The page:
Tram-83Geoff Wisner at The Quarterly Review:

For a country as vast as it is, the Democratic Republic of the Congo has not produced much literature. (Ruthless oppression and exploitation will have that effect.) Tram 83 may not be a novel in the usual sense—it is more of a francophone triumph of style over substance—but it is a welcome voice from that quarter, and a promise of lively works to come.

As the book begins, a young man named Requiem waits at a decrepit railway station for his old friend Lucien to arrive. Requiem and Lucien haven’t seen each other in years. A woman named Jacqueline once came between them in some never-explained way.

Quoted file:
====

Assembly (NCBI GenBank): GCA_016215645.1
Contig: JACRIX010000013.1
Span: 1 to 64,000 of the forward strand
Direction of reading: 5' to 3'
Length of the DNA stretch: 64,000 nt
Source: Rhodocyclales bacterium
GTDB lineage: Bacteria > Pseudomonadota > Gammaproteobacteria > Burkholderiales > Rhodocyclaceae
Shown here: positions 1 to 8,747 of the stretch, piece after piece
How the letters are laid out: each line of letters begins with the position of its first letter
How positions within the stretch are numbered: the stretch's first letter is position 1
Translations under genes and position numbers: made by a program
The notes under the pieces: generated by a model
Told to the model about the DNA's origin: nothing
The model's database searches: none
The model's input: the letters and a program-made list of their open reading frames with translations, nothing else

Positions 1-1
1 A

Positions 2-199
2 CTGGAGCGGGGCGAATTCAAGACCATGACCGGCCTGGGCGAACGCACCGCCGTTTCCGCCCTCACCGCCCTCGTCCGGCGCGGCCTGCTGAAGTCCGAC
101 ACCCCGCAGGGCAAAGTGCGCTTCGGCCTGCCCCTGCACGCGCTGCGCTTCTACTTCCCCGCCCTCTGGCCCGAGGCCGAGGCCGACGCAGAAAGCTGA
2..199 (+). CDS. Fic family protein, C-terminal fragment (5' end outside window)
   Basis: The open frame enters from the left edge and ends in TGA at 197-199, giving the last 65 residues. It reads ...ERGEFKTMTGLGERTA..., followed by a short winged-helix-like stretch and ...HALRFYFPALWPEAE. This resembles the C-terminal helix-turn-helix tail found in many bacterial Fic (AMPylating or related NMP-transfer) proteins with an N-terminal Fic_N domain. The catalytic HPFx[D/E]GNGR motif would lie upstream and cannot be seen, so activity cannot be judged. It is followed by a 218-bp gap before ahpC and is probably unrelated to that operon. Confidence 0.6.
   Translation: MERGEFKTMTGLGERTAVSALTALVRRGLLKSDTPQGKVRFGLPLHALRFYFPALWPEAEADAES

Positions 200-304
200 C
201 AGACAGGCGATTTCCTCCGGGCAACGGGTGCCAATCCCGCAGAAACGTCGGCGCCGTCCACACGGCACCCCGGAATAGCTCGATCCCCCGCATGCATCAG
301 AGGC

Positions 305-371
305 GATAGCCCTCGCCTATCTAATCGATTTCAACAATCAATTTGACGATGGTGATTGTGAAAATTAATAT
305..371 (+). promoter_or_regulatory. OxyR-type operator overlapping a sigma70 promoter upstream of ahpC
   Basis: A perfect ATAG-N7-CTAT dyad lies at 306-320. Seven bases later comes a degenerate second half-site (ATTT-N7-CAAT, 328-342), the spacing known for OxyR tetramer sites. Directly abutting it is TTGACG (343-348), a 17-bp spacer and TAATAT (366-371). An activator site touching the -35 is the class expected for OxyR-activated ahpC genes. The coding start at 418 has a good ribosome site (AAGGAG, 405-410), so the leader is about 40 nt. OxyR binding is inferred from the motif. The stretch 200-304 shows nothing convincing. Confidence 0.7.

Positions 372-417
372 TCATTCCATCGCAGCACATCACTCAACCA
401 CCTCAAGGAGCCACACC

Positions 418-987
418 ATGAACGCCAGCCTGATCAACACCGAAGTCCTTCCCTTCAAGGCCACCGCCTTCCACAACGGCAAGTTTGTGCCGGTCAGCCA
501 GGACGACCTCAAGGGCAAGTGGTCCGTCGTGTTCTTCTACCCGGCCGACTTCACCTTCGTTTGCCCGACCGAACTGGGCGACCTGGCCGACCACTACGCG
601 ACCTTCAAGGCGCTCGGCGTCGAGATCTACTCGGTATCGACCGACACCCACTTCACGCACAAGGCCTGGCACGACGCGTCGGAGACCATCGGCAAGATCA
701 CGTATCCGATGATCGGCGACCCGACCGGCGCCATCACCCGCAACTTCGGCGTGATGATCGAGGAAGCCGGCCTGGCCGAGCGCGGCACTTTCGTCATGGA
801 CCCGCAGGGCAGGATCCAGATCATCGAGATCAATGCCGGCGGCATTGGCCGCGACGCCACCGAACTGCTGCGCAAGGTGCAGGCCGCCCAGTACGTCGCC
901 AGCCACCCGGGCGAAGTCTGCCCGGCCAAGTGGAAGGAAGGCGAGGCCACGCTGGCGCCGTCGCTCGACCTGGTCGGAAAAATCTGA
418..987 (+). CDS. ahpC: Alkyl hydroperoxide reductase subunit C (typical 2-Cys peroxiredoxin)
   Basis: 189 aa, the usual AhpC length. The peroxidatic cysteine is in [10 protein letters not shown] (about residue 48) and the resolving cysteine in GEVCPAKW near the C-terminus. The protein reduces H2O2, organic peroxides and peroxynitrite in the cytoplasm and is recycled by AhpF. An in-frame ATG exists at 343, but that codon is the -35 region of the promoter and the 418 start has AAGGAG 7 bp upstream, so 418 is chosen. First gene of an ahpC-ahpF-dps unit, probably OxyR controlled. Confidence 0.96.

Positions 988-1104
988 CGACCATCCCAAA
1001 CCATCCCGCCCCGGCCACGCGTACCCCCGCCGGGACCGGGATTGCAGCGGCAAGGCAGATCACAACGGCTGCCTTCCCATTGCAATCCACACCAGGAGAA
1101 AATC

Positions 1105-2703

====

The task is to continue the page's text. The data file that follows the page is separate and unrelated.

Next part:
Lucien is the prototypical starving artist, dressed in black and furiously at work on his play, which a contact in Paris has promised to produce. Requiem writes a bit too, but he also makes introductions (he’s a pimp), moves “merchandise” (he’s a drug dealer, or maybe a smuggler), and exercises leverage over foreigners with the use of compromising photos (he’s a blackmailer).

Requiem’s most attractive quality is his genuine enthusiasm for the hookers who congregate in a nightclub called Tram 83. “Your thighs have the allure of a vodka bottle,” he tells one, and he gets incensed at Lucien for his indifference to the pleasures on offer.

more here.